There is this one upside to the expense of living in Ireland: no matter where we’ve visited, or what we’ve done, everywhere and everything else we’ve experienced has seemed cheap so travel always seems like a great deal. Then again, a moon landing would seem cheap in comparison to a weekend in Galway.

(We may need to explain the title of this post, “Sticker Shock,” to our Irish readers; we said the term to friends of ours here and they had never heard it. It refers to the surprise a person feels when first seeing the price of something that turns out to be much more expensive than expected).

In America, f*** is universally considered to be one of the most offensive curse words known to man.  That’s not to say that it isn’t said on a regular basis by many Americans, but for many it is considered taboo.  In Ireland, the “F” word is far less demonized and used much more casually.  I wouldn’t put it on a par with everyday slang, but it’s pretty close.
I hear the F-bomb daily in Ireland, and find myself peppering the occasional sentence with it as well.  I hear it when eavesdropping on conversations in the library, on primetime television, and in casual conversations with colleagues at work.  For most Irish people it is simply a colorful adjective, as in:  “For f***’s sake”, “That’s f***ing brilliant” or “the poor f***er.”  I have rarely heard it used in an aggressive manner (e.g. “F*** you”).  Well, there was that one time when we saw a fist fight on Barrack Street between two cab drivers.  F*** was definitely not being used in an affectionate or casual manner that time.
Pat and I remember clearly our first bit of craic in an Irish pub.  We were in Passage West, a small town outside of Cork.  It was lashing rain, and we were at the mercy of the bus which wasn’t due to arrive for another couple of hours.  Since walking around was out of the question we popped into a pub for a drink and some warmth.  We were the only customers in the pub and the owner, Simon, seemed glad of the company.  He sat down with us by the fire and began to chat.  He was incredibly friendly and welcoming, but about every third or fourth word out of his mouth was f***.  To him, it was just another word – a word that he liked to use a lot.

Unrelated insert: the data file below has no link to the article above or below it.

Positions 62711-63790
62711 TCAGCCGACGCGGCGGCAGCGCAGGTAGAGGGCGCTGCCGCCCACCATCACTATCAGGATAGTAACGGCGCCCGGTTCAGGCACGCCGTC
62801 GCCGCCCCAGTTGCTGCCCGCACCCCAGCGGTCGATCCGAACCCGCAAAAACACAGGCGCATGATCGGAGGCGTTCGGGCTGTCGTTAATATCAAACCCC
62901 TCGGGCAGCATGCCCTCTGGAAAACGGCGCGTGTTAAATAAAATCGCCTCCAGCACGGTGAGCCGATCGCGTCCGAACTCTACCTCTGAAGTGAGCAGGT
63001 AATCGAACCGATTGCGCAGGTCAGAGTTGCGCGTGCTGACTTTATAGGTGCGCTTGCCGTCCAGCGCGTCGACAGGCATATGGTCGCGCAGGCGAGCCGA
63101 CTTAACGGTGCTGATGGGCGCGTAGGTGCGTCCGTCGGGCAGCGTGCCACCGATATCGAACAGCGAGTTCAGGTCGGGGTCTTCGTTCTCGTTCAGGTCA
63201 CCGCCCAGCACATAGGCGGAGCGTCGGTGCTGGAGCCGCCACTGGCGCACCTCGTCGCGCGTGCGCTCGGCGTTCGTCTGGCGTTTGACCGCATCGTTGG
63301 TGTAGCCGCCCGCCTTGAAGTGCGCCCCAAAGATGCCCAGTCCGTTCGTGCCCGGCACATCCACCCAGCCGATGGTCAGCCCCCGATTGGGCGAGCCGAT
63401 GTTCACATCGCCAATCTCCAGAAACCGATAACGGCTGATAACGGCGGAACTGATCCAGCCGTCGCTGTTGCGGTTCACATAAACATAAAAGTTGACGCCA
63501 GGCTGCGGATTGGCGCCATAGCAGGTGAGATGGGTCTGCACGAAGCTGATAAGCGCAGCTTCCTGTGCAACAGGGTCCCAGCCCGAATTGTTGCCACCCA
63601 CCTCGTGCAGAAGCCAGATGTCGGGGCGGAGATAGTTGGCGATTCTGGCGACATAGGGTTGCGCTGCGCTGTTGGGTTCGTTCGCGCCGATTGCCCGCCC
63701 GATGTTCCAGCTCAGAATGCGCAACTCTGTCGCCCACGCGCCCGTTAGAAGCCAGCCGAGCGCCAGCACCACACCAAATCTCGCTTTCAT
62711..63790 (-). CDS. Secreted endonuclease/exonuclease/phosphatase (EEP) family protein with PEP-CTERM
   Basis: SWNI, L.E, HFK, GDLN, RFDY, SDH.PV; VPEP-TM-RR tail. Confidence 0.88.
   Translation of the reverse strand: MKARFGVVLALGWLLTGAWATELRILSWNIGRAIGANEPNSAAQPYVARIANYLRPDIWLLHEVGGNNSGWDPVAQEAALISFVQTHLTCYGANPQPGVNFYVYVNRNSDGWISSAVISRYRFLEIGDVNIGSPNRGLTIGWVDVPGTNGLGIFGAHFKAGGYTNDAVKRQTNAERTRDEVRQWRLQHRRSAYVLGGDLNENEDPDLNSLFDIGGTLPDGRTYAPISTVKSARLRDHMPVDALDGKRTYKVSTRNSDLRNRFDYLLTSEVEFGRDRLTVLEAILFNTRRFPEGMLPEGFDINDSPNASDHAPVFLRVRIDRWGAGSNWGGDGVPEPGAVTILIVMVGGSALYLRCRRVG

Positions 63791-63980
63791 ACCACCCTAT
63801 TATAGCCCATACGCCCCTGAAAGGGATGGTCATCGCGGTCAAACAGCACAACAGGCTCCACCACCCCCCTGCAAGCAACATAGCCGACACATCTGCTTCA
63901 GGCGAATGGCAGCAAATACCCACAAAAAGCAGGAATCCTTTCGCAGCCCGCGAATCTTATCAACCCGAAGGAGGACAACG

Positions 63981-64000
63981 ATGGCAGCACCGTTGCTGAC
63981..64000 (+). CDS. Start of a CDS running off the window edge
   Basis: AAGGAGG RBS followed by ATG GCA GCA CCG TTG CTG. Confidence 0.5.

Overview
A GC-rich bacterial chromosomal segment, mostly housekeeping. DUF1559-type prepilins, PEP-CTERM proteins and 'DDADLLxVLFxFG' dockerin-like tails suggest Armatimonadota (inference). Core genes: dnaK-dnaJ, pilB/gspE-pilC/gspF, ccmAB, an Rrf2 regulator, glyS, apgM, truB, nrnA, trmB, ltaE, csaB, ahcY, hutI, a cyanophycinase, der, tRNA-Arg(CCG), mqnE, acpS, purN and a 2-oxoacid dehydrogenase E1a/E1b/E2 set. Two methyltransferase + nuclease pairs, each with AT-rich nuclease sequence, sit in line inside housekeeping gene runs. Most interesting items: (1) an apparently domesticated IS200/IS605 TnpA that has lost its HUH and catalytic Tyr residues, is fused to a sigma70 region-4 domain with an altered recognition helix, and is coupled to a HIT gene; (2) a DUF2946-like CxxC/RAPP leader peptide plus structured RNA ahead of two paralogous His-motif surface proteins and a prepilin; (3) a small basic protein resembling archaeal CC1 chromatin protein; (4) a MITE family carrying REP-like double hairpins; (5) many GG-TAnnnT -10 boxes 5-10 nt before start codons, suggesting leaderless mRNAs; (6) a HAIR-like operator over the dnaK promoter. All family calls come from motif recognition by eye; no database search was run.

I find it rather amusing and appropriate that an Irishman got away with using the F-word on prime-time American television.  During the 2003 Golden Globe Awards, Bono of U2 fame, said, “This is really, really, f***ing brilliant” on the air while accepting an award.  Somehow it didn’t get bleeped out, and the FCC decided not to make an issue out of it.  Apparently, since Bono used the word f***ing as “an adjective or expletive to emphasize an exclamation”, and not to “describe . . .  sexual . . .  activities” it was okay.
Many Irish use the word feck, as well.  If you google the word, you will see that it has a variety of definitions that are not considered expletives or slang, but in the context of present day Ireland it is used exclusively (in my opinion) as a substitution for f***.  Follow this YouTube link for a Father Ted clip and see what you think.

I don’t mean to keep picking on the Irish and their poor sense of time and inability to look to the future (okay, maybe I do), but I have to share this.  Curious about just how rainy it might be this weekend, I went to Met Eireann’s website this morning at about 8 a.m. to look at the “Three day weather forecast — Cork.”  It showed weather predications for today and tomorrow, and that was it.  Oh, the predictions were for mid-day, so the last forecast was for tomorrow at noon.  Only in Ireland could a three-day forecast look 28 hours into the future and stop.  Not only that, they put in a caveat that the information provided for the county on the three day forecast might disagree with the written text elsewhere on their site, and if so to ignore the three day forecast.  You’ve got to love a meteorological society which, when asked to predict the weather, pretty much says, “Look out the window.”

Pat and I were illegal immigrants for five days this week.  Not by choice.  The immigration office told us that they preferred for us to be briefly illegal.  Let me explain.  Even though my Irish work permit is good for two years, immigrants are required to check in at their local garda station at the one year mark to update paperwork, confirm employment details, etc. The date for Pat and me to renew was the 12th of February.